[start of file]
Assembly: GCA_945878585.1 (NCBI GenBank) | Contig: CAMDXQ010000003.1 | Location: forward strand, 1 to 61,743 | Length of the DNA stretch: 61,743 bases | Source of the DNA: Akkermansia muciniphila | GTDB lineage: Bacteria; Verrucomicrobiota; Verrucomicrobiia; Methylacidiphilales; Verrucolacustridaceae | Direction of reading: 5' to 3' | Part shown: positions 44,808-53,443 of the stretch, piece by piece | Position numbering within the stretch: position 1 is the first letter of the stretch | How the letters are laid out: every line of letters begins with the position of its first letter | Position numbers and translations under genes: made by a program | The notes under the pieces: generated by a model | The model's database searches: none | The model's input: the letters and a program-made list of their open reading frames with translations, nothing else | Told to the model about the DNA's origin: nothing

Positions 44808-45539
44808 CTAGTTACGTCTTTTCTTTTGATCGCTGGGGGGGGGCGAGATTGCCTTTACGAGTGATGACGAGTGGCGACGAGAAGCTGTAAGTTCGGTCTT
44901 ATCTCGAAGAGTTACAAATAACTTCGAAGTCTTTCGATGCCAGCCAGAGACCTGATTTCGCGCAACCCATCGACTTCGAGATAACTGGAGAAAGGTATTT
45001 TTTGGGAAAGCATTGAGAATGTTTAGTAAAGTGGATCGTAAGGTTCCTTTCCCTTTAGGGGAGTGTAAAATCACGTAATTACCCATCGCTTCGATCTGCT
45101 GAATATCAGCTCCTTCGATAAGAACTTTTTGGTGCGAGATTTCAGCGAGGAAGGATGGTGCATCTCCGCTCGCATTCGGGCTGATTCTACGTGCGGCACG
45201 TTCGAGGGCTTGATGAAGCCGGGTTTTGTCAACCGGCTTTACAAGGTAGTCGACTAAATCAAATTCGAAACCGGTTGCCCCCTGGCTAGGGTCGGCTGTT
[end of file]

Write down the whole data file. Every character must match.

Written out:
Assembly: GCA_945878585.1 (NCBI GenBank) | Contig: CAMDXQ010000003.1 | Location: forward strand, 1 to 61,743 | Length of the DNA stretch: 61,743 bases | Source of the DNA: Akkermansia muciniphila | GTDB lineage: Bacteria; Verrucomicrobiota; Verrucomicrobiia; Methylacidiphilales; Verrucolacustridaceae | Direction of reading: 5' to 3' | Part shown: positions 44,808-53,443 of the stretch, piece by piece | Position numbering within the stretch: position 1 is the first letter of the stretch | How the letters are laid out: every line of letters begins with the position of its first letter | Position numbers and translations under genes: made by a program | The notes under the pieces: generated by a model | The model's database searches: none | The model's input: the letters and a program-made list of their open reading frames with translations, nothing else | Told to the model about the DNA's origin: nothing

Positions 44808-45539
44808 CTAGTTACGTCTTTTCTTTTGATCGCTGGGGGGGGGCGAGATTGCCTTTACGAGTGATGACGAGTGGCGACGAGAAGCTGTAAGTTCGGTCTT
44901 ATCTCGAAGAGTTACAAATAACTTCGAAGTCTTTCGATGCCAGCCAGAGACCTGATTTCGCGCAACCCATCGACTTCGAGATAACTGGAGAAAGGTATTT
45001 TTTGGGAAAGCATTGAGAATGTTTAGTAAAGTGGATCGTAAGGTTCCTTTCCCTTTAGGGGAGTGTAAAATCACGTAATTACCCATCGCTTCGATCTGCT
45101 GAATATCAGCTCCTTCGATAAGAACTTTTTGGTGCGAGATTTCAGCGAGGAAGGATGGTGCATCTCCGCTCGCATTCGGGCTGATTCTACGTGCGGCACG
45201 TTCGAGGGCTTGATGAAGCCGGGTTTTGTCAACCGGCTTTACAAGGTAGTCGACTAAATCAAATTCGAAACCGGTTGCCCCCTGGCTAGGGTCGGCTGTT